At Seventeen, Being brave, best friends, Christine Ohlman, concerts, Dr. Dog, Janis Ian, Joan Osborne, John Prine, Rodney Crowell, Seamus Heaney, Steve Earle, Stevie Wonder, The War on Drugs, Tom Petty, widowhood, Year in Music
Life isn’t some vertical or horizontal line — you have your own interior world, and it’s not neat.
~ Patti Smith
How do I begin to pack the stuff of the past twelve months in a box and tie it up with a big red bow? Just begin. Pluck out a memory and wrap it up. Move on to the next – in my own time.
Shortly after Ken died, I discovered on Christine Ohlman’s beautiful record, “The Deep End,” a song that was then too much for me to listen to, too beautiful, too true – “The Gone of You.” I had forgotten about it until it showed up on my playlist this weekend and stopped me in my tracks, like Steve Earle’s “Fearless Heart” or Lou Reed’s reminder that “there’s a bit of a magic in everything and some loss to even things out.”
I’ve had a chance to thank Steve Earle in person for the songs that have lifted me up and set me down – gently – over the years, this last in particular, and I like to think that wherever they are, Ken has made a point of thanking Lou Reed for the same. So last night I visited Christine Ohlman’s website and then sent her a note, just to thank her for putting in words and music, the heart and soul that truth-telling always reveals.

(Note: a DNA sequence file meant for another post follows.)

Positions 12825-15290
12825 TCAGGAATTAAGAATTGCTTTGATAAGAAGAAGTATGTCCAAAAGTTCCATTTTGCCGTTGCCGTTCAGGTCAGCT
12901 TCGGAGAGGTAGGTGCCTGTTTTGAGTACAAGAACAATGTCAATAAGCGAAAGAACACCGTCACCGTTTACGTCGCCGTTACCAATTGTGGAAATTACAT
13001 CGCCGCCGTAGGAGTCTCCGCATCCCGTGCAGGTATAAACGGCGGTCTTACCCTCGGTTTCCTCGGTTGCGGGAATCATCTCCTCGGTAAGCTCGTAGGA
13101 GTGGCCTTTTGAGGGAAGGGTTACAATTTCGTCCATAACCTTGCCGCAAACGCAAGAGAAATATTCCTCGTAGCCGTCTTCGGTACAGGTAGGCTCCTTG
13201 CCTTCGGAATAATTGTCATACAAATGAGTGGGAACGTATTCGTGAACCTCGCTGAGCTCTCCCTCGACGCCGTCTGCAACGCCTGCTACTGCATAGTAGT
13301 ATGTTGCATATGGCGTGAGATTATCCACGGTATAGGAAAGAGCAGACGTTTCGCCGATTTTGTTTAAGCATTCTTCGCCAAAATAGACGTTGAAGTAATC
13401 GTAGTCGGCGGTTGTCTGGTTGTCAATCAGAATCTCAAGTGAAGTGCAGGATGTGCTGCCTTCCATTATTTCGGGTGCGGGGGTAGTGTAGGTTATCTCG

. . . so many ‘wow’ moments. Ohlman turns out the best blue-eyed soul of her career…’The Gone of You’ fully exhibits how much grief a blues-drenched heart can bear. The whole history of soul music can be heard here, reflected in a passionate life–or two.
Knowing she had wowed Dave Marsh and knowing more about the demands of her schedule, I was surprised to hear back from her, and so quickly. In a lovely note, she wrote to tell me she understood, that it will get easier, that on New Year’s Day it will be ten years since she lost her partner, that Lou Reed was a friend, and that she just worked with Steve Earle in November. Such details confirm for me, that we really are connected, aren’t we? All of us. We just need to figure out the geography, how best to cross the borders between us.
I asked her if i could post here the lyrics to the song that has crept inside a corner of my heart and so “The Gone of You” appears below just the way Christine shared it with me this morning. A litany of truth-telling, it says close to what I’ve wanted to say when the right words have eluded me, when I don’t know how to respond to the people who love me when they ask – or when they don’t – how I’m doing.